Hamakua Coast

The rugged northeastern coast of Hawai’i’s Big Island offers beautiful vistas of towering cliffs, dense tropical forest, dazzling waterfalls and botanical gardens.

Experience some of Hawai’i’s most magnificent tropical scenery on the Hāmākua Coast, a 50-mile (80-kilometer) stretch of dramatic cliffs, lush rainforest and breathtaking views. Learn about local history and culture in several small towns and discover local plant life at the Hāmākua Coast botanical gardens.

The northeast coast of Hawai’i’s Big Island is known for its natural beauty, featuring vast cliffs that drop into the roaring surf below and forested valleys framed by the mountainsides of Mauna Kea and Kohala. Discover this picturesque stretch of coastline with the Hāmākua Heritage Corridor, a stunning daytrip drive that begins in Hilo and winds through rainforests, valleys and cliff tops to Honoka’a and the historic and sacred Waipi’o Valley Lookout.

Explore the “Valley of the Kings” by foot or on guided horseback and four-wheel-drive tours. If you’re feeling fit, hike down the steep, paved trail that leads through Waipi’o Valley to a wide black-sand beach. See cascading waterfalls tumbling into the valley’s river, taro fields dotted across the landscape and a vast array of tropical wildflowers. Bring plenty of water for the trip, as this destination is truly in its natural state.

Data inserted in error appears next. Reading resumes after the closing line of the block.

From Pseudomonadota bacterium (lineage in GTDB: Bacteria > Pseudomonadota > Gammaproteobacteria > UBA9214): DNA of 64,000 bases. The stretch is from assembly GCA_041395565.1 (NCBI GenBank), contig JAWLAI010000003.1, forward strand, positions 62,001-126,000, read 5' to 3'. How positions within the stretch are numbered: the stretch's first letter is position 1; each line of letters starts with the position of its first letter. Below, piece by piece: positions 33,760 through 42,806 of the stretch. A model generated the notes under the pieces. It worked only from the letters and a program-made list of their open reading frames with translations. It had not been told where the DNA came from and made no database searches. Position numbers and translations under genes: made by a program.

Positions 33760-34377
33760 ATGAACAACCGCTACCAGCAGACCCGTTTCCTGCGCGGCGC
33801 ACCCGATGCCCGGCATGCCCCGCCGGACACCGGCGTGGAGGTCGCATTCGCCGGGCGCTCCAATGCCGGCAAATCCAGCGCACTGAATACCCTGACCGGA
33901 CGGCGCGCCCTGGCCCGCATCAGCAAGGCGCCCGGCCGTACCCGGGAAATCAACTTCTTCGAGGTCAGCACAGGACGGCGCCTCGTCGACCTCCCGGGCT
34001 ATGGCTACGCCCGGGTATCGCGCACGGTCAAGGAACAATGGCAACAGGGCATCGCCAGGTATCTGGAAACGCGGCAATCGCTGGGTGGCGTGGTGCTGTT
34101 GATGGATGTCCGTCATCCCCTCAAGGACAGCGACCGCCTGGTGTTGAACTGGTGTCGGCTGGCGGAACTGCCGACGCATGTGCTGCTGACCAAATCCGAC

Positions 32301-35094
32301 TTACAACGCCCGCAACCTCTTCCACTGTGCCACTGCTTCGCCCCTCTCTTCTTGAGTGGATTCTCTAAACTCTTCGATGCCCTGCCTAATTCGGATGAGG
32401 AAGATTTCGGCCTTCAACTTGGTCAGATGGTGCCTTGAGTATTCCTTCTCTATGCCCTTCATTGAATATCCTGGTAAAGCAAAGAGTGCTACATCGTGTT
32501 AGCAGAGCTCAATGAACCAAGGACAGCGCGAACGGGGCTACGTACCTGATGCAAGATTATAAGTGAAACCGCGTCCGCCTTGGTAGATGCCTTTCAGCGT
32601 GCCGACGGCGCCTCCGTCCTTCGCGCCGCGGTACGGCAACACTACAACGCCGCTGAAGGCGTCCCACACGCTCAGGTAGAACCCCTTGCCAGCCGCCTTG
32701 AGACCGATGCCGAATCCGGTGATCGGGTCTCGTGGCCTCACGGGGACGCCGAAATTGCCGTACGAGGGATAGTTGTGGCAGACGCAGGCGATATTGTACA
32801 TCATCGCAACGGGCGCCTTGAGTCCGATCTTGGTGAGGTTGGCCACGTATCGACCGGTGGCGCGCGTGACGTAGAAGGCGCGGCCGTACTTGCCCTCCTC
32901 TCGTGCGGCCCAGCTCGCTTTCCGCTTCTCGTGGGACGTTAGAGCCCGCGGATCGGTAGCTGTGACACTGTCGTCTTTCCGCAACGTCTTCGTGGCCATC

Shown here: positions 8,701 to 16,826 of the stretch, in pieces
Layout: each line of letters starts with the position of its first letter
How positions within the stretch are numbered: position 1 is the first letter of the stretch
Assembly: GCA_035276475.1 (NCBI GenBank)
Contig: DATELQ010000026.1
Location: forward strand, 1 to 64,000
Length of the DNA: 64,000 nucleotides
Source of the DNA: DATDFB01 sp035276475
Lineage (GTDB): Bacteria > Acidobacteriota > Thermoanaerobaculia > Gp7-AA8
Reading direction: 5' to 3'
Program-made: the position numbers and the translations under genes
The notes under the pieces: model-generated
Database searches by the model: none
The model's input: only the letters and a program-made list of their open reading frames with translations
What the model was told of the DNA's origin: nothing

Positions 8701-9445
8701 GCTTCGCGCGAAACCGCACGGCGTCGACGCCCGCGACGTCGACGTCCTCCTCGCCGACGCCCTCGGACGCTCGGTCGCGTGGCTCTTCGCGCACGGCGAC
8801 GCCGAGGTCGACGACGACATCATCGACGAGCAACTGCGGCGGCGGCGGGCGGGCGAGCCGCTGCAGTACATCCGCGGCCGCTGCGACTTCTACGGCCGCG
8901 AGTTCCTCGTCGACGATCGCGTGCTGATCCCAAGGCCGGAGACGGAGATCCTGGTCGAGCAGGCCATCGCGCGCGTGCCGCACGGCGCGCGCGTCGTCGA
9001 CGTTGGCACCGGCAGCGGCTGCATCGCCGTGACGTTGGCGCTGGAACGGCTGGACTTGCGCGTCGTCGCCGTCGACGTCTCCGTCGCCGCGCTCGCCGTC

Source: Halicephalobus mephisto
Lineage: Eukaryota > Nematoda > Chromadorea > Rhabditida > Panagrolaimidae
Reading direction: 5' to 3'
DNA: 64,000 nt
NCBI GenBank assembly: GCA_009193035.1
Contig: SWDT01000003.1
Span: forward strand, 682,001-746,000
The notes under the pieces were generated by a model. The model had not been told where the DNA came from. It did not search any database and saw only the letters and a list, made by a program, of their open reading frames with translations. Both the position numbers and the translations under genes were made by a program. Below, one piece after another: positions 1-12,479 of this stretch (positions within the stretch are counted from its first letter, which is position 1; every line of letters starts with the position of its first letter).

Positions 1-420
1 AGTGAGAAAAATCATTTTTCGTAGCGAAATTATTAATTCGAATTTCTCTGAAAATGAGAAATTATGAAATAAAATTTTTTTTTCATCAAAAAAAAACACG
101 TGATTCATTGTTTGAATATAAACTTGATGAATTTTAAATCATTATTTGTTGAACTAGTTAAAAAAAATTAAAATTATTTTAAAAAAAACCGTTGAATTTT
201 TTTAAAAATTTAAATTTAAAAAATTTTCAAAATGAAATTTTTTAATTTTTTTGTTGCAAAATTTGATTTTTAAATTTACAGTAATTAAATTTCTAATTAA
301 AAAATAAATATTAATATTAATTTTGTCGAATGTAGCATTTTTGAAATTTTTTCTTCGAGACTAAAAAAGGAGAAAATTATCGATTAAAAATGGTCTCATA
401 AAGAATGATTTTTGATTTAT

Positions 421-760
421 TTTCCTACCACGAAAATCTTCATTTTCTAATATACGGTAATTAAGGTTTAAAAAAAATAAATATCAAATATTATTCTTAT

Very little development has changed the Hāmākua Coast since the late 19th century, when sugarcane plantations and cattle ranches began to spring up and populate charming towns like Honokaa. Admire the early 20th-century architecture and browse antiques and local craft stores on the historic main street.

Wander through gardens of exotic native plants, bamboo groves and orchids at the Hawai’i Tropical Botanical Garden and the World Botanical Gardens. Nearby, find the Umauma Waterfall and the magnificent Kahuna and Akaka waterfalls.

Fly into Hilo International Airport, an hour’s drive from Hāmākua. Discover the Hāmākua Coast by car or by guided tour. Hāmākua is tropical, so ensure you’re prepared for sudden rainfall. To avoid peak tourism season, visit in May and see the wildflowers in full bloom or come in September for warmer weather.